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Aerospace / Re: Tempest - UK Future fighter programme
« Last post by TomcatViP on Today at 05:33:47 pm »
The hand sign interface is remarkably clever. I see it as a breakthrough in this field. As I have experimented some years ago hand sign recognition to controll a swarm of drones in real time, I still think that their way of doing it is brilliant. Let's hope that they will share more of it soon.


Last but not least, those that want to see this as a fake mockup, a soon to be popular internet jocke or are taking this display as a derision are only delusional to themselves: a lot of work, time and money (across various succeeding administrations obviously) went behind this Tempest fury. A remarkable sign of continuity.
Any UK foreigner should be humble watching this scene of transparency with so much being shared so openly with the public.
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I do not know the extent of your internet search or what method you used, and probably you've seen these before, but just in case (and since it kind of fleshes out this topic a bit) here are a few Swedish pages with what seems to be reasonably good info on the B 6. The second link in particular points to a page linking to three forum topics devoted specifically to each of the two aircraft:


I'm also attaching a few pics I found along the way.
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Found a complete profile on the 2PA-L and a small text, but still in Polish unfortunately, this time in Typy Broni i Uzbrojenia 151:
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Aerospace / Re: SpaceX (general discussion)
« Last post by TomcatViP on Today at 05:03:36 pm »
Fantastic design. Jaw dropping agility.
For those afraid of the ship rolling over, you have to understand that for this happening, the force would have to fight both the counterweight under the ship and pushes the water against the immersed part of the hull. Water having a density of 1000kg/m3, it's a lot of pressure to put (without pulling thought the net). And the net is ensuring a smooth impact while distributing the load among the pillars.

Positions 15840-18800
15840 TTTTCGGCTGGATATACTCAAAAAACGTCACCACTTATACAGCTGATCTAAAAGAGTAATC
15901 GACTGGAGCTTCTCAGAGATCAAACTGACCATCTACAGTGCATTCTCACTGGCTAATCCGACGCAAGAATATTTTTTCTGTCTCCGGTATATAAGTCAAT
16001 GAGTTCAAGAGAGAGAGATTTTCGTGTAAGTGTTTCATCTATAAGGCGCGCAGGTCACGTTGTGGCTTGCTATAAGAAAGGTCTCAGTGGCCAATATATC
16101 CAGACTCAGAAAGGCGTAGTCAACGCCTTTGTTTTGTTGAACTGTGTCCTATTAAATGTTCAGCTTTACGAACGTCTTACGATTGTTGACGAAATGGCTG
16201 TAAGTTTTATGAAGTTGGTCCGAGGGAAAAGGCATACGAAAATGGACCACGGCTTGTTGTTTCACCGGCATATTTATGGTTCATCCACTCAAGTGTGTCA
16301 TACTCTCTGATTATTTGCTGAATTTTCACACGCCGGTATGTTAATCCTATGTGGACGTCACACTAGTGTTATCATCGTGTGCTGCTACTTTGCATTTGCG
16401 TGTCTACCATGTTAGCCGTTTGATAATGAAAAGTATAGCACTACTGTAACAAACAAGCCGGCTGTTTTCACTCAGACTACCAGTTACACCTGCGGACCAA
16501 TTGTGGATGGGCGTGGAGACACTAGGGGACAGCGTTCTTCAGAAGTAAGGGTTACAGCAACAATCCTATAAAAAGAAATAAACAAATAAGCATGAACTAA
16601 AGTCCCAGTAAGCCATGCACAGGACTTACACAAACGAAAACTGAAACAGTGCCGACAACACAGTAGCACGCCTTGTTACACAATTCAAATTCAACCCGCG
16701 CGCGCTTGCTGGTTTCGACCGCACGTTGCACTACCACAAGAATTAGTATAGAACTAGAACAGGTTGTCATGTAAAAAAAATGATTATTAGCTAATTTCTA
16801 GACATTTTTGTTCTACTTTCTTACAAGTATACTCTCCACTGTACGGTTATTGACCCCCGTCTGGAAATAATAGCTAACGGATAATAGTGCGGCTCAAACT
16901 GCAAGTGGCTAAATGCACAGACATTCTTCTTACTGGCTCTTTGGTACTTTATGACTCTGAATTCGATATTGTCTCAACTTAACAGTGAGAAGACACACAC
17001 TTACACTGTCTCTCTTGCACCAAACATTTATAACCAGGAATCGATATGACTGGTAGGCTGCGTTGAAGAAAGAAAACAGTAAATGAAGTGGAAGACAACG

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Only reference I could find so far was this small part of a larger AT-12 plan from Monografie Lotnicze #25, but I'll keep digging.
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Amazing work as usual my dear Skyblazer,
and I can add;
CP 38-385  also Curtiss Model-83
CP 39-460  also Martin M-177
CP 39-640  also Burnelli XBA-1,Consolidated LB-22 & LB-24,Chance Vought V-302
                 and Martin M-178

Thanks. I've added these to my spreadsheet and will eventually update the PDF.
I realize I made a mistake about the Stearman in CP 39-640, which was NOT the XA-21.

Are you quite sure about the Martin 177 being submitted along with the Model 167? I haven't found a reference for this.
(I don't use the M- prefix for Martin, as the company itself didn't seem to use it)
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Aerospace / Re: UK Spaceport
« Last post by TomcatViP on Today at 04:32:25 pm »
9 eng and electric pumps make a lot of complexities for 150kg in orbit.
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Aerospace / Re: Tempest - UK Future fighter programme
« Last post by kcran567 on Today at 04:09:23 pm »
Overall size of the Aircraft looks very smallish, T-38 sized.

 Is the mockup 1:1 or 85%
Intakes on the mock-up look very small also, and the exhaust nozzles look very small.

Any indicators of features of nozzle design? looks like just a square opening. Subsonic?? no visible after-burning nozzles.

Looks like subsonic design for greatly reduced IR? Looks IR stealthy.
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Early Aircraft Projects / Re: Douglas 1930s Observation Plane
« Last post by circle-5 on Today at 03:39:23 pm »
Could this model has been (intentionally) lacks the wing struts?

Similarity to Curtiss O-52 is striking - and wing's planform "asks" for struts.

There were some Douglas high wing observation's types - but none of them have been as clean and elegant 8-)

The model is generally well preserved (for its age) and shows no evidence there ever were any struts this was a fully cantilevered wing design.  I imagine the wing support structure was intrusive inside the cockpit, but the absence of struts gave the crew an unimpeded view of the ground below.
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